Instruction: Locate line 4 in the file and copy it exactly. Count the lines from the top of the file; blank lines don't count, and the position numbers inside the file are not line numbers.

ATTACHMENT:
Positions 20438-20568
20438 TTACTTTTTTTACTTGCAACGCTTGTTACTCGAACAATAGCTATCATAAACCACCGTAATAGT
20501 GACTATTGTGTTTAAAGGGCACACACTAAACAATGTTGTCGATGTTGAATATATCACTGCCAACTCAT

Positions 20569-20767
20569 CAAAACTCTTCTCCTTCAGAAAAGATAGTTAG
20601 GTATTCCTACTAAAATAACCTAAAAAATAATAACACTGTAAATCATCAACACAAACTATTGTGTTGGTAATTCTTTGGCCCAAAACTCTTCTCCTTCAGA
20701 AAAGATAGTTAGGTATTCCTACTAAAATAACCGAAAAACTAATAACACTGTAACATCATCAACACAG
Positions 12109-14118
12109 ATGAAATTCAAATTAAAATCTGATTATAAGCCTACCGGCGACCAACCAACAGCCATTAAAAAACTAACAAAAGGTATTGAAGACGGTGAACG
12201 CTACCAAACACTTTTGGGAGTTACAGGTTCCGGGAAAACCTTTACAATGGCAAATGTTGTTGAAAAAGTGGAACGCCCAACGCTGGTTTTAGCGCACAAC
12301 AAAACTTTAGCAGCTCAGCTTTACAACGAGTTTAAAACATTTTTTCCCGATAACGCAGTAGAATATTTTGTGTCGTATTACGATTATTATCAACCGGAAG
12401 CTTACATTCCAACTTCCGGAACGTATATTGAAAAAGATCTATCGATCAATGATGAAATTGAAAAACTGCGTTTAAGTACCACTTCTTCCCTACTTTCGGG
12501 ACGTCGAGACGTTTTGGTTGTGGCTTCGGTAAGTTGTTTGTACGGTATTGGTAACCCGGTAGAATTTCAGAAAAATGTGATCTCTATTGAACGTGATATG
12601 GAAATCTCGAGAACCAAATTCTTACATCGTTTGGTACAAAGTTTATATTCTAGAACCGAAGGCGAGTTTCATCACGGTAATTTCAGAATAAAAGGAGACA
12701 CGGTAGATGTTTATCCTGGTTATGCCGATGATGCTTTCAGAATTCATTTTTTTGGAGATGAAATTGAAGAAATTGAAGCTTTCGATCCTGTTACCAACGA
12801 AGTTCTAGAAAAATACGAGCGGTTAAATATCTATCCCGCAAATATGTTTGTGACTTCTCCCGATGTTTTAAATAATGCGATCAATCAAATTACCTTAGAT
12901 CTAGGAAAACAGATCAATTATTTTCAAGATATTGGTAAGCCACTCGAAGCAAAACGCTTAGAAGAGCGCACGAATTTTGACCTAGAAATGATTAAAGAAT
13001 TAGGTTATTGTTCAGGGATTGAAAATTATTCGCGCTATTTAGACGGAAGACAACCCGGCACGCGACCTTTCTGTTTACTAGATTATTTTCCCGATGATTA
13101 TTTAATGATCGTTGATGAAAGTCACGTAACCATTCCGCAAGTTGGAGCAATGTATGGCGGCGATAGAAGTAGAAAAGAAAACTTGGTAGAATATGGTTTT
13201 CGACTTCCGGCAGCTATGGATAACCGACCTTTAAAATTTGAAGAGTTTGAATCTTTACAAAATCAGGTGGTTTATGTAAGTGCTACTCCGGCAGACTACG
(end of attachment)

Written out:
Positions 20569-20767